Signal Transduction IV Flashcards Preview

Week 8- SHANE > Signal Transduction IV > Flashcards

Flashcards in Signal Transduction IV Deck (35):

Steroids, retinol, thyroid hormone, and vitamin D receptors are all what kinds of receptors?

Intracellular receptors


What role do Intracellular receptors play in the cell?

They are ligand-dependent transcription factors. So they are present initially in the cytoplasm or the nucleus and when they become bound by ligands, they initiate transcription


What kinds of signals use intracellular receptors?

small, hydrophobic


mineralocorticoid receptors bind what ligand?



androgen receptors bind what ligand?



T or F. All steroid receptors have DNA binding domains and variable N termini that are not vital to the function of the receptor



What terminal of steroid receptor is the ligand binding domain?

C terminus


Do steroids bind to receptors on the cell surface or diffuse inside the cell?

they diffuse into the cell


What are the steps of steroid hormone diffusion and binding inside a cell (for a cytoplasm receptor)?

1) hormone/ligand diffuses into the cell

2) hormone binds to a receptor in the cytoplasm and a conformational change (i.e. displaces the inhibitor heat shock protein) is induced and the receptor is 'activated'

3) the activated receptor-hormone complex dimerizes and moves into the nucleus

4) once inside the nucleus the complex will interact with co-activators and RNA polymerase
and then sit down on a specific regulatory region of DNA (the HRE) upstream of a gene to influence transcription


In order for a cell to be responsive to a steroid, what two things must it contain?

1) a receptor to bind the steroid

2) An HRE (hormone response element) on the DNA to bind the receptor/steroid complex


Is HRE a specific response element? What for?

No. It is the term to describe all hormone response elements in the promoter region of genes


Is GRE a specific response element? What for?

specific DNA sequence for glucocorticoid response element


Is ERE a specific response element? What for?

specific DNA sequence for estrogen response element


Inactive steroid receptors in the cytoplasm are often in complex with what?

inhibitory protein bound to the C-terminus. (usually a heat shock protein)

ligand binding will release the inhibitor


HREs interact with what part of the receptor?

the DNA binding domain


Steroid receptors can come from/start out which two places?

cytoplasm and nucleus


What kinds of steroid receptors are found only in the nucleus and form heterodimers?

retinoic acid, vitamin D, and thyroid hormone


What are the steps of steroid hormone diffusion and binding inside a cell for a nuclear receptor?

1) receptors exist naturally inside the nucleus dimerized with an RXR, another nuclear receptor (i.e. it is sitting on the DNA too), and bound to a co-repressor molecule. This entire complex is sitting down on the HRE region of the gene

2) ligand binding inside the nucleus causes dissociation of the co-repressor from the complex, RNA polymerase and co-activators are recruited and transcription can occur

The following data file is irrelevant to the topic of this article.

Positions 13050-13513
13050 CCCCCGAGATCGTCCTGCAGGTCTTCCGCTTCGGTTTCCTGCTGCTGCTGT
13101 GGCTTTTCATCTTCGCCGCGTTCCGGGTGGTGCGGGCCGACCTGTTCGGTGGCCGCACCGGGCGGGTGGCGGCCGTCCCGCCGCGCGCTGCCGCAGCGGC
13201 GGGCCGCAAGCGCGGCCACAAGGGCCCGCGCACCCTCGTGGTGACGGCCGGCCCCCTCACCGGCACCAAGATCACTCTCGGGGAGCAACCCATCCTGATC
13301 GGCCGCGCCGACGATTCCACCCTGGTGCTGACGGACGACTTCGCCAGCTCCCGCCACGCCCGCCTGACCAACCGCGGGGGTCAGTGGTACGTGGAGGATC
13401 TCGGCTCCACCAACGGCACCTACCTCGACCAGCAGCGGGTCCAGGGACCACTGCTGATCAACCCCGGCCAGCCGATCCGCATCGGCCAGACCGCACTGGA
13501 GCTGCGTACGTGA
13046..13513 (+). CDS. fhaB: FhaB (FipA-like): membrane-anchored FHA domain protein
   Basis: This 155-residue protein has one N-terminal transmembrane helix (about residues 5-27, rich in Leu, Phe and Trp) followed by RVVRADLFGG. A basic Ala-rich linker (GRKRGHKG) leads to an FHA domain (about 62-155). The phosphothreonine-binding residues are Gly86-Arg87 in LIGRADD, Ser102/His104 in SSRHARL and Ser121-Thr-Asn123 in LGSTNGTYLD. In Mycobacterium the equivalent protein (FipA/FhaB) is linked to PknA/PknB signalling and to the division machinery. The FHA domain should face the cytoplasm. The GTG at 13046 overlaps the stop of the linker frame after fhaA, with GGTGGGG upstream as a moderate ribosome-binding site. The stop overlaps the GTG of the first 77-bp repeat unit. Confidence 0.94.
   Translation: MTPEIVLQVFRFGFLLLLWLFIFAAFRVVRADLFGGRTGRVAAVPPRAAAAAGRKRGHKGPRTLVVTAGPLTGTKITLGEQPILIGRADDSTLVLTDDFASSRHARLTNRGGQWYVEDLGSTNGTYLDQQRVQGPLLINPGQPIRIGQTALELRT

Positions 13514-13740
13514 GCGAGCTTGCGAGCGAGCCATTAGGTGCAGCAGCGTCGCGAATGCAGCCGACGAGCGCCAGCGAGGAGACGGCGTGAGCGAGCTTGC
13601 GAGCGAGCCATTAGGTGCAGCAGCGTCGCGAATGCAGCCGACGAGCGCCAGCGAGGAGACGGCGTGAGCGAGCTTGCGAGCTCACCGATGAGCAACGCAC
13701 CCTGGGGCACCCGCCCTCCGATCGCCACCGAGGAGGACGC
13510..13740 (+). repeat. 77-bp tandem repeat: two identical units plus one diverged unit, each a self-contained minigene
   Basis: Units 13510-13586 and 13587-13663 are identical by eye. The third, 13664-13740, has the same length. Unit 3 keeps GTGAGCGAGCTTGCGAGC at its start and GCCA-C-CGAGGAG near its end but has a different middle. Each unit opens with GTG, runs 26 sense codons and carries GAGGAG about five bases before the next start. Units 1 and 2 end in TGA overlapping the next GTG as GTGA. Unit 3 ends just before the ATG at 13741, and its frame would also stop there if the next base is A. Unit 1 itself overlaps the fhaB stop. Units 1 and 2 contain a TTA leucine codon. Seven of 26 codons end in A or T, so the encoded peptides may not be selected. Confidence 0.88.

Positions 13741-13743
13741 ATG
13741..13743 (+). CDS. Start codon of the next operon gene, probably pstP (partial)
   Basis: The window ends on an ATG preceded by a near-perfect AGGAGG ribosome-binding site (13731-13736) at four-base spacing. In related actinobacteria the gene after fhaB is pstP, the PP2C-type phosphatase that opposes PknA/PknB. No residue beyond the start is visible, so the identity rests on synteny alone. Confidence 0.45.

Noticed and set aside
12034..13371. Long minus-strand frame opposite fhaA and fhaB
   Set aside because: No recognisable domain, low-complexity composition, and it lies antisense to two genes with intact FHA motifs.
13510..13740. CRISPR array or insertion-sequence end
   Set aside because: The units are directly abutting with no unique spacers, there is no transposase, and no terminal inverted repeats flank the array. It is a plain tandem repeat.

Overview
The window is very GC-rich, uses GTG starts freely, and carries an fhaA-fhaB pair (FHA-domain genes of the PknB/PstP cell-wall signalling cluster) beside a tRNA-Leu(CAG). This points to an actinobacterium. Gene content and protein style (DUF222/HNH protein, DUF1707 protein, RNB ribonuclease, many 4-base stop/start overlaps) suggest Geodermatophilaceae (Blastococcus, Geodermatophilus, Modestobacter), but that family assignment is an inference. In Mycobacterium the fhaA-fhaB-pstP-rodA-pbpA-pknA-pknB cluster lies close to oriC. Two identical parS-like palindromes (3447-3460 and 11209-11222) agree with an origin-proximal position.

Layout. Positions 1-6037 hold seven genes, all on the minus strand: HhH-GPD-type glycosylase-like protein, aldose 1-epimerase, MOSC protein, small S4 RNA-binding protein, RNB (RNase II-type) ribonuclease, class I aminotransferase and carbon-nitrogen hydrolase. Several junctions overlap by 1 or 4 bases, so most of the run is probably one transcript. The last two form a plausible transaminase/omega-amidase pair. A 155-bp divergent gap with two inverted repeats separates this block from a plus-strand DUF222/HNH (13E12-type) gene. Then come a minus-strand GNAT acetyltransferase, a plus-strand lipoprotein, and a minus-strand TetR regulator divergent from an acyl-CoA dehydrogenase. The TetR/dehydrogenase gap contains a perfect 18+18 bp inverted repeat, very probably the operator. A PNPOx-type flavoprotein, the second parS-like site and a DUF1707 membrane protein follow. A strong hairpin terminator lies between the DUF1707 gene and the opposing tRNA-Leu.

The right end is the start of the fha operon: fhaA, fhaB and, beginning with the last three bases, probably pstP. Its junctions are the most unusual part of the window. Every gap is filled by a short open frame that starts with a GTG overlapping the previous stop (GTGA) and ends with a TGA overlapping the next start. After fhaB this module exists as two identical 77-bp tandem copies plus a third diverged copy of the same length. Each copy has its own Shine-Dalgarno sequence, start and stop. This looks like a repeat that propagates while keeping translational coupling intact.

What kinds of steroid receptors are found only in the cytosol and form homodimers?

glucocorticoid, estrogen, and progesterone


What effect do glucocorticoids have?

it primes gluconeogenesis


How do glucocorticoids prime gluconeogenesis? (i.e. what does it induce expression of?)

It induces expression of PEP carboxykinase, fructose-1,6- biphosphate, and glu-6-p

it does this by up-regulating transcription of these things


Is nitric oxide diffusable?



What is the major effect of NO?

it causes smooth muscle relaxation which increases blood flow


What makes NO?

NOS (nitric oxide synthetase)


What are the three forms of NOS?

ENOS- endothelial
INOS- inducible
NNOS- neuronal


How is NO formed?

deamination of arginine by NOS (rxn also generates cytroline)


What does NO do in the cell?

causes a soluble guanyl cyclase by binding to its heme group (which makes cGMP)


How is cGMP (cyclic GMP) made?

by guanyl cyclase from GTP


Describe cGMP induced metabolism

1) diffusible NO activates guanyl cyclase which produces cGMP from GTP.

2) cAMP activates PKG (protein kinase G) which then uses GTP to phosphorylate other proteins (aka a cascade vey similar to PKA cycle)


Is production cGMP titly controlled?



what does cGMP phosphodiesterase do?

changes cGMP to 5'-GMP


How does NO cause smooth muscle relaxation?

1) Ach released from a nerve terminal binds to NOS (thus activating it) on the endothelial, which then makes NO

2) NO rapidly diffuses into the smooth muscle cell and binds to target proteins, causing relaxation of muscle (and thus increased blood flow)


What therapeutics work through the action of NO?

1) nitro-glycerin

2) viagra drug classes


How does nitroglycerin work?

It breaks down in the bloodstream very slowly to release NO, which acts as a vasodilator to increase blood flow to the heart and relax the coronary arteries (for treatment of angina)


How do viagra drugs work?

They block the action of cGMP phosphodiesterase, thus prolonging the effects of vasodilation caused by NO